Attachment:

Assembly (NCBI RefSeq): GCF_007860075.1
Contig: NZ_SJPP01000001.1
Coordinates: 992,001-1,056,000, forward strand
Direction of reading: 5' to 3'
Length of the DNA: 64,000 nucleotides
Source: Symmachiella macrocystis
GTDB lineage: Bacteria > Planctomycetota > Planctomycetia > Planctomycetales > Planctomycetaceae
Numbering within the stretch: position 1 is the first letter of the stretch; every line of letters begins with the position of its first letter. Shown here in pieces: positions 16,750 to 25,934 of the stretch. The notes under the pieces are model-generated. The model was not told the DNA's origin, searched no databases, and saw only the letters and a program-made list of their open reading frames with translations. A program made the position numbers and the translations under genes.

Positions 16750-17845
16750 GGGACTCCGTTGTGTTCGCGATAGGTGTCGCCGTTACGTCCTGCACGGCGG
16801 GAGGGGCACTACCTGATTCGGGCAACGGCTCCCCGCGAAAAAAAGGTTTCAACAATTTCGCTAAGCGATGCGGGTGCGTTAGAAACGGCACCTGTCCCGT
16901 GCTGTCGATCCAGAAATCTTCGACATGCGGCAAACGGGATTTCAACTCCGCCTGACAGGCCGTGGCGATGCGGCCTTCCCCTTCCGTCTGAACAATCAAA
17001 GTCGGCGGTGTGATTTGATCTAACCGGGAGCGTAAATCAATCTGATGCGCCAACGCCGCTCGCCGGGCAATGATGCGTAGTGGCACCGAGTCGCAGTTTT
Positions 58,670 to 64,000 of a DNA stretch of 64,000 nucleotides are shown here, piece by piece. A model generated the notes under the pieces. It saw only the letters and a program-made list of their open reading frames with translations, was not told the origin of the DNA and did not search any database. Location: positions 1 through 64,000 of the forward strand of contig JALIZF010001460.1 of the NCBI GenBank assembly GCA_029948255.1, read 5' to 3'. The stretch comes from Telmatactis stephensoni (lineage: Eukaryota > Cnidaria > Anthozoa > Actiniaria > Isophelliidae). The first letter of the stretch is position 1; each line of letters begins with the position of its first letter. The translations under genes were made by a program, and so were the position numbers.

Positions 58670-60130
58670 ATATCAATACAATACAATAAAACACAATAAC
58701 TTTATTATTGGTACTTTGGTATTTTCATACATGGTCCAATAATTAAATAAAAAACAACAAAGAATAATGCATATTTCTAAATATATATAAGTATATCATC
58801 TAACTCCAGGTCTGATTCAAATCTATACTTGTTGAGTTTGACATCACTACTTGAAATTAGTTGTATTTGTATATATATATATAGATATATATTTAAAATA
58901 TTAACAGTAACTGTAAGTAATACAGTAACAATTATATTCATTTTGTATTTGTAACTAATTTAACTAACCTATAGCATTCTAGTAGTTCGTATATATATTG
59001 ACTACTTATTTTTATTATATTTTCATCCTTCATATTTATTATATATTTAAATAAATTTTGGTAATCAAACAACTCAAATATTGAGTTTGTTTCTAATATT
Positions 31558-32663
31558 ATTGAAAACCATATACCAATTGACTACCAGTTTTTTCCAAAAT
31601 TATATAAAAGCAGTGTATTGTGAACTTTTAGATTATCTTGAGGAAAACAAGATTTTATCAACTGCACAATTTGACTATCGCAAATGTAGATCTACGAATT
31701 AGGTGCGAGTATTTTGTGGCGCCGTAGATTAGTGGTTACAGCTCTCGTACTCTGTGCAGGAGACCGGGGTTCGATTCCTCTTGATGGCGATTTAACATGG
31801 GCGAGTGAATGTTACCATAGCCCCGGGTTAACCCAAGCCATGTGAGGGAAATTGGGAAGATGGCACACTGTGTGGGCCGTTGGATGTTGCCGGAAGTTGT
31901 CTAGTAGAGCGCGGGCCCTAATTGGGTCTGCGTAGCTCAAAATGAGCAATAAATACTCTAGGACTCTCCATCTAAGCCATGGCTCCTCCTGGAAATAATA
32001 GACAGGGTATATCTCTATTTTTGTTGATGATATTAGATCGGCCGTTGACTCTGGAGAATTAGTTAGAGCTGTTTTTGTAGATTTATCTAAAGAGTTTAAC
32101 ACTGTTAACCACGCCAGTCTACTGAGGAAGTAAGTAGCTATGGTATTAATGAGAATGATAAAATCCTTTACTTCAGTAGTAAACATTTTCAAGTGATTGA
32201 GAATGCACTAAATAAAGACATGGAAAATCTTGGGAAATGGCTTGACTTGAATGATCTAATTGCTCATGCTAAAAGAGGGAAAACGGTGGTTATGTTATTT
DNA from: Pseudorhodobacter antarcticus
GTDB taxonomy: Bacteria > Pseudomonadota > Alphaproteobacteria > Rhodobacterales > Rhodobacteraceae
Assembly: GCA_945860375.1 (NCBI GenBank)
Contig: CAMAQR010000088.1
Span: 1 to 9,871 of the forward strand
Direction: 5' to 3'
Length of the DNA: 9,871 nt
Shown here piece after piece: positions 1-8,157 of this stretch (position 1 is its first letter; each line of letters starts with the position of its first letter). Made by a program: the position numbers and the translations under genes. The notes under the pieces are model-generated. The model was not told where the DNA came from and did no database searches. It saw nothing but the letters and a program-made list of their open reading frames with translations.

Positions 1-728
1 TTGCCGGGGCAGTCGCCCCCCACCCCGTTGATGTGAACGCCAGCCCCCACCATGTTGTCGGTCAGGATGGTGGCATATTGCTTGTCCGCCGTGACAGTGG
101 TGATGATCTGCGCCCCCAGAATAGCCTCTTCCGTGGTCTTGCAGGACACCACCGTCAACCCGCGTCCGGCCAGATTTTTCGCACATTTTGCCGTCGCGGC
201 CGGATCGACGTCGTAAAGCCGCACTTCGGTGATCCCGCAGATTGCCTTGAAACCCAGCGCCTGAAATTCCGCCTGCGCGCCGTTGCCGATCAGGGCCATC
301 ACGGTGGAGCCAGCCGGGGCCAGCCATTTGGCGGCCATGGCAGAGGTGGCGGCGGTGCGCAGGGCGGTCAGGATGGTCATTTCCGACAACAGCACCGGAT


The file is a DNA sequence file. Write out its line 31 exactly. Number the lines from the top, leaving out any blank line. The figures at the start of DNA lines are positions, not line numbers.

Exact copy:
GTDB taxonomy: Bacteria > Pseudomonadota > Alphaproteobacteria > Rhodobacterales > Rhodobacteraceae